According to its own Finance Ministry, the nation depends on revenue from crude oil and gas exports to fund 50% of its budget. But with the price of crude oil itself down nearly 50% over the past year, finding money to fund government programs is getting harder.
Result: Russian Finance Minister Anton Siluanov recently warned that crude oil prices of $50 per barrel (oil costs about $58 now, but has fallen as low as $46 in recent weeks) could siphon as much as $45 billion in revenue out of government coffers this year. This, Siluanov said, could necessitate budget cuts of as much as 10%. But there's one part of the Russian state budget that won't be cut at all: defense.
"Millions for [spending cuts], but not one cent for [defense budget cuts]"
Putting his own spin on Sen. Robert Goodloe Harper's famous quote, Russian President Vladimir Putin has declared that even if budgets must be cut in other areas, defense spending must remain sacrosanct. And in a sense, that makes sense. After all, there's a war on.
But what makes less sense -- at least initially -- is how Russia is spending its defense dollars. Not just on combat operations in Ukraine, but in places far to the north. As in, all the way north: the Arctic.
With Russian troops fighting (albeit unofficially) and dying in the cities and villages of eastern Ukraine, you might expect Putin to spend liberally on keeping his forces well armed and equipped. But as it turns out, billions of dollars of Russian military spending are being diverted to build new surface warships, submarines, and even nuclear-powered icebreakers to patrol the Arctic Ocean, and also on Sukhoi Su-34 fighter-bombers, Su-30SM and Su-35S fighter jets, and Kamov and Mil combat helicopters to patrol Arctic skies.
Why all the attention on the Arctic? As private "geopolitical intelligence" firm Stratfor explained: "Melting ice has opened up new transit routes and revealed previously inaccessible oil and mineral deposits." Indeed, Stratfor estimated that under the Arctic icecap lie hydrocarbon deposits making up "30 percent of the world's undiscovered natural gas and 13 percent of its undiscovered oil reserves."
While several nations -- Canada, Denmark, Norway, and the U.S. -- also have territorial claims to the Arctic, securing these energy reserves for Russia, according to Stratfor, "remains a top priority for Moscow. The planned militarization of the Arctic is already under way, and funding is secured through 2015."
What does it mean for investors?
Russia's claim to exclusive sovereignty over certain portions of the Arctic -- and its military spending to enforce those claims -- raises all sorts of implications for politicians, for generals, and even for investors. This is even true if you doubt, as I do, that Putin wants to start a shooting war in the Arctic.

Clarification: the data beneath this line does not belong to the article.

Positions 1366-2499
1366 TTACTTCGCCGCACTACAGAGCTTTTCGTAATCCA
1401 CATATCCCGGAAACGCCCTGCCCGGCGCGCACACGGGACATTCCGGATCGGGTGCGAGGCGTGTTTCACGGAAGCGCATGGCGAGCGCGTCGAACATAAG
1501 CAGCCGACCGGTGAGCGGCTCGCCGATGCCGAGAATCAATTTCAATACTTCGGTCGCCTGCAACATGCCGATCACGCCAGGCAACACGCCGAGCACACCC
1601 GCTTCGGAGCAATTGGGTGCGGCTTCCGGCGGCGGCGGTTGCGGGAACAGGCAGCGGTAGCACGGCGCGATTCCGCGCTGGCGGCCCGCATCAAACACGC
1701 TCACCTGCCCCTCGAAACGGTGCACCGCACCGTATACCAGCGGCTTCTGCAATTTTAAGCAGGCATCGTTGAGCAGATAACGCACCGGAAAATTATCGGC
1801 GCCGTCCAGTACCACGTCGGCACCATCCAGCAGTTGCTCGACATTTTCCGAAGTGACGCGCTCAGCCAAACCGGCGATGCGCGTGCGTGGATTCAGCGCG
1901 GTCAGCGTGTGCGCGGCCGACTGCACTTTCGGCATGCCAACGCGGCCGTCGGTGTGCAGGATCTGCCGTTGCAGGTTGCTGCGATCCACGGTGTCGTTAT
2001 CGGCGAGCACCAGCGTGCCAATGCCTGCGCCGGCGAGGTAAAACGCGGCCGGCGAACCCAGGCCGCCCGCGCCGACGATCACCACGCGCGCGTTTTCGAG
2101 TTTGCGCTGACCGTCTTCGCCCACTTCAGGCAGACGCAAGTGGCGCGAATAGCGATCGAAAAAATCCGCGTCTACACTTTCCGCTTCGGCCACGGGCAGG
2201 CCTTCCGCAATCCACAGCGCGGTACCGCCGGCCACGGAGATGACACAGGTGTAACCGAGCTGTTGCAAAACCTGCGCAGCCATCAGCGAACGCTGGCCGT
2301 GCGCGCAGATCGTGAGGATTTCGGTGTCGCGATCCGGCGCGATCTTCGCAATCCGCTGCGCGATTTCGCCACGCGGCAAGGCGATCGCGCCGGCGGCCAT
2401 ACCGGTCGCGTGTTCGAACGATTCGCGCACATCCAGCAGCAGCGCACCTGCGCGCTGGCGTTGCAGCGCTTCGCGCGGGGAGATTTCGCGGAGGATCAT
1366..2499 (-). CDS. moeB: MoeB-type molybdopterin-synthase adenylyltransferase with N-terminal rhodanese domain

To get a handle on the strategic implications of Russia's defense spending in the Arctic, I reached out to retired U.S. Army Col. David Hunt, who's been monitoring Russia's moves in the region.
According to Hunt, Russia doesn't need to start a war, or even deploy a sizable force, to benefit from a strategic move into the Arctic. Rather, it will be sufficient for Putin to simply "put a flag on" a piece of territory containing oil and gas reserves, and "he'll own that ground."
As Hunt explained, regardless of the legal enforceability of the claim, if no one else arrives to stake a competing claim, "Putin wins by default." And if another government does stake a claim, but does so after Putin has gotten there first, the new claimant will be presented with "two choices: negotiate, or shoot him off it."
Again, assume no one wants a shooting war in the Arctic. This means that by moving first into the Arctic, and making a relatively small initial investment in military hardware to support the move, Russia is positioning itself to receive offers from the likes of ExxonMobil (NYSE:XOM) and ConocoPhillips (NYSE:COP), both of which have assisted the nation in oil drilling in the past, to exploit "Russia's" new Arctic oil and gas reserves.
The upshot: Russia depends heavily on oil and gas revenue to drive its economy. So from Putin's perspective, continuing to spend on defense in the Arctic actually makes sense -- even when such spending seems to detract from a "hot war" far to the south. Meanwhile, President Barack Obama's proposed fiscal 2016 U.S. defense budget doesn't mention the words "Arctic," "oil drilling," or "icebreaker" even once.
That's bad news for defense contractors such as Huntington Ingalls (NYSE:HII), which had been hoping to help build the icebreakers that would ensure U.S. access to the Arctic. It might be even worse news, though, for America's oil companies.